Updated 15 March 2017

Brain cancer now leading childhood cancer killer

Most people, when they think of childhood cancer, probably think of leukaemia, but in US kids brain cancer has overtaken leukaemia.


Brain cancer is now the deadliest childhood cancer in the US, now ahead of leukaemia, a result of improved leukaemia treatment and a frustrating lack of progress on brain cancer.

Cancer is number four

Government statisticians have reported the change in rankings, drawing from a review of 15 years of death certificates.

"I think most people, when they think of childhood cancer, think of leukaemia," said Sally Curtin of the Centres for Disease Control and Prevention. "This is kind of a changing of the guard."

Cancer is the fourth leading cause of death for children overall, accounting for about 1 in 10 childhood deaths in 2014. About a quarter these cancer deaths, or 534, were due to brain cancer. There were 445 leukaemia deaths.

Read: Strides made in treating childhood cancer

Accidental injuries remained the leading cause of death for those under 19, followed by suicide and murder, according to the report.

There are still more new cases of leukaemia each year than new cases of brain cancer, but it no longer accounts for the most deaths. That's due to advances in leukaemia treatment over the past few decades and because leukaemia is easier than brain cancer to treat, experts said.

Similar for adults

"Some types of leukaemia that a generation ago were almost universally fatal are now almost universally treatable," said Curtin, a statistician who worked on the report.

But the rate of death from brain cancer for children has held at about the same level for at least 15 years, according to the CDC report.

Read: Tips for parents of children with cancer

The trends are similar for adults, too, according to the American Cancer Society.

Leukaemia is a type cancer that affects the blood. That makes it easier for doctors to get to it and fight it with treatments like chemotherapy.

Different approaches

The brain is protected by a barrier which helps keeps many dangerous chemicals — including many cancer drugs — from getting to brain tissue or brain tumours. Surgery is difficult and sometimes impossible, depending on where the tumour is located in the brain. Radiation treatment can damage the development of a child's brain.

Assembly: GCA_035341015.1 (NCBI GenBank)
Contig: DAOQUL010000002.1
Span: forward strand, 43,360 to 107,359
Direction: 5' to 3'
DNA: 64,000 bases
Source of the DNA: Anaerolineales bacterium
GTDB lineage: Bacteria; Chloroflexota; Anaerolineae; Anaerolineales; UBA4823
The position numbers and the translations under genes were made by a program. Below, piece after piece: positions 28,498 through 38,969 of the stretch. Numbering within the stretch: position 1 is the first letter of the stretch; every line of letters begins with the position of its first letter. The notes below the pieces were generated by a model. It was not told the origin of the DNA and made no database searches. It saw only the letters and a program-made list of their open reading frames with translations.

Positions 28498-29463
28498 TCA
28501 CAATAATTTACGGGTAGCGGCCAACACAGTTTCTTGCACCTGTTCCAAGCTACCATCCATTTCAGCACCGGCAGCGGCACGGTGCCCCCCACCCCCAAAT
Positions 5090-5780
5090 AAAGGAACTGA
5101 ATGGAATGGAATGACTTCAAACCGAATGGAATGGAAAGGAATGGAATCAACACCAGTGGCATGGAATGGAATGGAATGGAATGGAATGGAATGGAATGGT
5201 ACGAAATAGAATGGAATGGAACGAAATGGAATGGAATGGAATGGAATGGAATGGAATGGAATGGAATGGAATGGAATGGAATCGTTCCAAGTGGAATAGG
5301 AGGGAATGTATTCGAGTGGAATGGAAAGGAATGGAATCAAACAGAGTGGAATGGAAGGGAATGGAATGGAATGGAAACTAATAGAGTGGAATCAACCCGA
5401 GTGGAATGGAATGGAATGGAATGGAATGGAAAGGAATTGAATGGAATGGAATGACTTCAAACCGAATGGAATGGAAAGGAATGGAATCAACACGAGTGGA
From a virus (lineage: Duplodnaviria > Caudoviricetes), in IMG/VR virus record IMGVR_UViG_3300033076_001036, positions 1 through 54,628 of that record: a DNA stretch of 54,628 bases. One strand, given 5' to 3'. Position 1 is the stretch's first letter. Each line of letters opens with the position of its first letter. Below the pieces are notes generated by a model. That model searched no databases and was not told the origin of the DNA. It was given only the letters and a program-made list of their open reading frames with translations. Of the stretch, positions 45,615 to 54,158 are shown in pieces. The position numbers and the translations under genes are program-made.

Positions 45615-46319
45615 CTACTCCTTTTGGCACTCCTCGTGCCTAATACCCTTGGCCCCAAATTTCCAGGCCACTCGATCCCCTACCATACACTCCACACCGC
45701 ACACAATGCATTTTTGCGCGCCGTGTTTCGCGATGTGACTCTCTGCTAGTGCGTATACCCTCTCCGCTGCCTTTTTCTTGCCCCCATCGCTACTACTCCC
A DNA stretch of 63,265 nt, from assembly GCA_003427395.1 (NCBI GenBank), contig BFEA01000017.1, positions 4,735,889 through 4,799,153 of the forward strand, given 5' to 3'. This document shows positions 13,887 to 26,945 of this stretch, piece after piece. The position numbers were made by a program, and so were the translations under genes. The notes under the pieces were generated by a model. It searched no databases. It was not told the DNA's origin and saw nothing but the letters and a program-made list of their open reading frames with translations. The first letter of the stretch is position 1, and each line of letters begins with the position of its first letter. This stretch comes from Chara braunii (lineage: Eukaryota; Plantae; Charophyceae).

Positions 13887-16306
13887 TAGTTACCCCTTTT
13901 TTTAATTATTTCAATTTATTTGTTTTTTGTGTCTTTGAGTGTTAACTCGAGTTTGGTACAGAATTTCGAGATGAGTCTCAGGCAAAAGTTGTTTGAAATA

Read: Childhood cancer: Know the facts

"There's survival, and then there's survival at a price," said Dr Katherine Warren, an expert in paediatric brain tumour research at the National Cancer Institute.

Another factor is that scientists have only recently begun to understand that paediatric brain cancers may be biologically different from adult versions, and could require different approaches to treatment.

In 2014, the brain cancer death rate was about 0.7 per 100,000 children ages 1 through 19. The leukaemia death rate was about 0.6. The overall paediatric cancer death rate dropped by about a fifth between 1999 and 2014, the CDC reported, helped by the reduction in leukaemia deaths.

Read more:

Symptoms of cancer

Treating cancer

Preventing cancer


Ask the Expert

Cancer expert

CANSA’s purpose is to lead the fight against cancer in South Africa. Its mission is to be the preferred non-profit organisation that enables research, educates the public and provides support to all people affected by cancer. Questions are answered by CANSA’s Head of Health Professor Michael Herbst. For more information, visit

Still have a question?

Get free advice from our panel of experts

The information provided does not constitute a diagnosis of your condition. You should consult a medical practitioner or other appropriate health care professional for a physical exmanication, diagnosis and formal advice. Health24 and the expert accept no responsibility or liability for any damage or personal harm you may suffer resulting from making use of this content.

* You must accept our condition

Forum Rules